SARB expects slower economic growth

1 November 2012

While South Africa’s economic activity expanded in the second quarter, economic growth is likely to slow in the coming months, says the Reserve Bank.

“Domestic economic activity is expected to moderate from the second to the third quarter of 2012,” the central bank said in its October Monetary Policy Review, released on Tuesday.

South Africa’s real gross domestic product (GDP) accelerated to 3.2% in the second quarter from 2.7% in the first quarter, driven mainly by the primary sector, which includes agriculture and mining.

Excluding the primary sector, growth in the rest of the economy slowed from 3.8% in the first quarter to 1.6% in the second quarter.

Inflation forecasts

In its biannual release, the Bank said inflation was expected to remain within the target range of between four and six percent.

“Headline CPI inflation is consequently expected to average 5.6% in 2012, and 5.2% and 5% in 2013 and 2014 respectively,” the report added.

Core inflation, with the exclusion of food, petrol and electricity prices, was forecast to peak at 4.9%.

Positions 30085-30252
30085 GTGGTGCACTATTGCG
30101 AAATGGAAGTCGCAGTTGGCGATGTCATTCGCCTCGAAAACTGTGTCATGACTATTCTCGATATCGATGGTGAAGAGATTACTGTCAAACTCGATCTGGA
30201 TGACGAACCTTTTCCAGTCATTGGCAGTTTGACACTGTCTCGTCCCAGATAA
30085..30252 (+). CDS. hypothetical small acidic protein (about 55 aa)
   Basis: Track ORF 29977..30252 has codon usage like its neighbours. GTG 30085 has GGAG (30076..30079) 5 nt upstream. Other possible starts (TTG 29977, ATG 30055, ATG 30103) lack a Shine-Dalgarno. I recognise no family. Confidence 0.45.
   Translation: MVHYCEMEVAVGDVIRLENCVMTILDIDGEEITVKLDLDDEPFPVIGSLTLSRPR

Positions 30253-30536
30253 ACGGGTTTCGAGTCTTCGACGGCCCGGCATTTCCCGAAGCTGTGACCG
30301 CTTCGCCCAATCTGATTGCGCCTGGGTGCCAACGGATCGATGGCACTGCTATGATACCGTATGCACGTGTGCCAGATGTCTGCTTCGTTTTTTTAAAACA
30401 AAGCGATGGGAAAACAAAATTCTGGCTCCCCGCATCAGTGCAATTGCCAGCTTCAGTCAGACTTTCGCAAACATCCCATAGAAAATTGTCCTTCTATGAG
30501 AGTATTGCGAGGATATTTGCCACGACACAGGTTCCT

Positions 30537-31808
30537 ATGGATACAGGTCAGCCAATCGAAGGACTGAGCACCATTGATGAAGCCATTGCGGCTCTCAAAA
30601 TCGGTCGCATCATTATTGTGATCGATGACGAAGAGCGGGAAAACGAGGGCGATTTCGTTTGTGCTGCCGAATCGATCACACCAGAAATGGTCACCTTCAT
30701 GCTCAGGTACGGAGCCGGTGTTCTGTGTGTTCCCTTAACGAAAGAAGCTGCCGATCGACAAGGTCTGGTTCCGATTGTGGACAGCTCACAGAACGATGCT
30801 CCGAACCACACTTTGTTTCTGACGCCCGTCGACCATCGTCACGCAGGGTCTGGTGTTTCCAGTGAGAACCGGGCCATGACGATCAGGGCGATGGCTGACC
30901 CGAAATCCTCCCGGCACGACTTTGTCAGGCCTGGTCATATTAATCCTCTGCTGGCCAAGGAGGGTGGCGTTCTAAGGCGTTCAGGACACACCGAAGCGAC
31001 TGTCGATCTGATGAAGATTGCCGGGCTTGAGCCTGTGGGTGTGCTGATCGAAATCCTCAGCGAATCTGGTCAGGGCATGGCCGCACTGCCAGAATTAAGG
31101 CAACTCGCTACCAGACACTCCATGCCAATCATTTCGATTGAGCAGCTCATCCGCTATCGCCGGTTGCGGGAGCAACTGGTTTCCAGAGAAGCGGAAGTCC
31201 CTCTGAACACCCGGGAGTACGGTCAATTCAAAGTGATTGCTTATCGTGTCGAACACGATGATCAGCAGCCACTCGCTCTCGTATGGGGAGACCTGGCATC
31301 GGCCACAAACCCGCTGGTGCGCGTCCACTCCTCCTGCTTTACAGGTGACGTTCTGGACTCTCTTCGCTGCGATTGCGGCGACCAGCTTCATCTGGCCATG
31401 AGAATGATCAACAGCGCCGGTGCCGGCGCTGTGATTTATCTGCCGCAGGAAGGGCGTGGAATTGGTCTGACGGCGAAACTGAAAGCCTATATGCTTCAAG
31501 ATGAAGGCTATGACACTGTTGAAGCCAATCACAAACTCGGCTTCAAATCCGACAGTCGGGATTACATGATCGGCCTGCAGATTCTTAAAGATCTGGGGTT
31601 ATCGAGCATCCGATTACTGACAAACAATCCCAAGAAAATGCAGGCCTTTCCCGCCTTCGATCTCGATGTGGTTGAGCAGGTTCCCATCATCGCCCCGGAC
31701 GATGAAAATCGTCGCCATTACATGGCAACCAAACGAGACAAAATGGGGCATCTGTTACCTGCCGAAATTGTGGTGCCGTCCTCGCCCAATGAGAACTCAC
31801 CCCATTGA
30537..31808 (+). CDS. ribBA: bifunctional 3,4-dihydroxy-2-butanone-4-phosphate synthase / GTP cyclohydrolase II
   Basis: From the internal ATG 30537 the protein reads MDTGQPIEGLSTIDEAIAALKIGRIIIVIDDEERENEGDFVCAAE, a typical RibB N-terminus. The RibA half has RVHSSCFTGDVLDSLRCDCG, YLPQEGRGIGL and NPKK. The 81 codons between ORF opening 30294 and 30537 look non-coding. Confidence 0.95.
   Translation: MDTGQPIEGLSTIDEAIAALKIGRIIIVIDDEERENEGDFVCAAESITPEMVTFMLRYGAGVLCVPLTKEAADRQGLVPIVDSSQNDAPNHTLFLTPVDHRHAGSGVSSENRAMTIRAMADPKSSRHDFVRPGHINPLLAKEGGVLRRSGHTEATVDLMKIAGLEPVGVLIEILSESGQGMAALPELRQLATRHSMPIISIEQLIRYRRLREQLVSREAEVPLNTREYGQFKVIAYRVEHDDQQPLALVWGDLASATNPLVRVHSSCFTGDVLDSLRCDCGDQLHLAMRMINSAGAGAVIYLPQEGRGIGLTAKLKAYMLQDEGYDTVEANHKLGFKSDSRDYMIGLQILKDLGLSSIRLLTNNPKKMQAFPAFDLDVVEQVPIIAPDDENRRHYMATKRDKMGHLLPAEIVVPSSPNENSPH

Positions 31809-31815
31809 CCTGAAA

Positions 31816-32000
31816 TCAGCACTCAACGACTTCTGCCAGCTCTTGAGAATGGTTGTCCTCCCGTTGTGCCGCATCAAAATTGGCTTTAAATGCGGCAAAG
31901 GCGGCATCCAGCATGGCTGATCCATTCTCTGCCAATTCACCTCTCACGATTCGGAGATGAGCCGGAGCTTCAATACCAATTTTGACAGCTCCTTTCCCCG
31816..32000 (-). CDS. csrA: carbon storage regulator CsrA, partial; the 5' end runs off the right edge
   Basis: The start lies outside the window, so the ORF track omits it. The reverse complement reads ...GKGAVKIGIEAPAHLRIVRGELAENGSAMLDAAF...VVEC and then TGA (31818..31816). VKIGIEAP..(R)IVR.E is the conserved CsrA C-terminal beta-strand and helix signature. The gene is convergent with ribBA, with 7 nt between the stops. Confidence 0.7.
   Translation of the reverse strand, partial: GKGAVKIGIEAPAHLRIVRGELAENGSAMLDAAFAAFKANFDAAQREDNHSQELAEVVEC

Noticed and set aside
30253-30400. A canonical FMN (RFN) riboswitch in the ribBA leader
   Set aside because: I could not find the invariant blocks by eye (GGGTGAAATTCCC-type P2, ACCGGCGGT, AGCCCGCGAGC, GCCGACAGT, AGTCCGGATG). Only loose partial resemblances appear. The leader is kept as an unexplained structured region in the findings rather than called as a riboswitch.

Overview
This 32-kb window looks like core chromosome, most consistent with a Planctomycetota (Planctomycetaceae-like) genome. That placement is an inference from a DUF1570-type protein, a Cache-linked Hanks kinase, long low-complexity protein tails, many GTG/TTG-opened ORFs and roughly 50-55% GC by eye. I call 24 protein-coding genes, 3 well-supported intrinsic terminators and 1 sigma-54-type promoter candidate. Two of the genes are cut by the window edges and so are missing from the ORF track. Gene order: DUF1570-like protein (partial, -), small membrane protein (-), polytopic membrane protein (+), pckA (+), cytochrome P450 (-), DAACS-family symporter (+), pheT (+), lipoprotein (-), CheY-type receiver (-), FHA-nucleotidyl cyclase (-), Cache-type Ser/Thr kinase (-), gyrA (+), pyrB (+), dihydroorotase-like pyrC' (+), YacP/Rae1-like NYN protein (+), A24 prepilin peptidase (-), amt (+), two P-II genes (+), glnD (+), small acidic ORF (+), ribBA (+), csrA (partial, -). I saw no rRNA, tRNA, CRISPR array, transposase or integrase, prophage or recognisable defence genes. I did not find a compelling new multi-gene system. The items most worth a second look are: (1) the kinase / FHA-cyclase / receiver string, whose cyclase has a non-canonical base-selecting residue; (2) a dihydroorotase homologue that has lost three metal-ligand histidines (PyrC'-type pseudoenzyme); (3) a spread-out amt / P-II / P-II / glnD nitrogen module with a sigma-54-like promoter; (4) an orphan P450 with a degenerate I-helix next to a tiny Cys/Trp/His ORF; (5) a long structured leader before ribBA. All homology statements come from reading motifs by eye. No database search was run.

“The Bank’s forecast of core inflation (excluding food, petrol and electricity prices) has improved slightly. While an upward trend is still expected to prevail in the short term, core inflation appears to be well contained, with a peak of 4.9% expected in the final quarter of 2012, compared to the previous forecast peak of 5.4%. This measure is now expected to average 4.6% in both 2013 and 2014.”

Employment forecasts

The risks to the forecast for inflation were seen by the Bank as “more or less balanced”.

The Bank said that higher petrol as well as anticipated higher food prices was being offset by demand pressure.

The report also noted that employment levels increased up to the middle of 2012.

“But industrial unrest in the mining sector suggests a worsening of prospects for the third and fourth quarters of this year. The impact will be exacerbated if confidence weakens significantly in other sectors of the economy,” it said.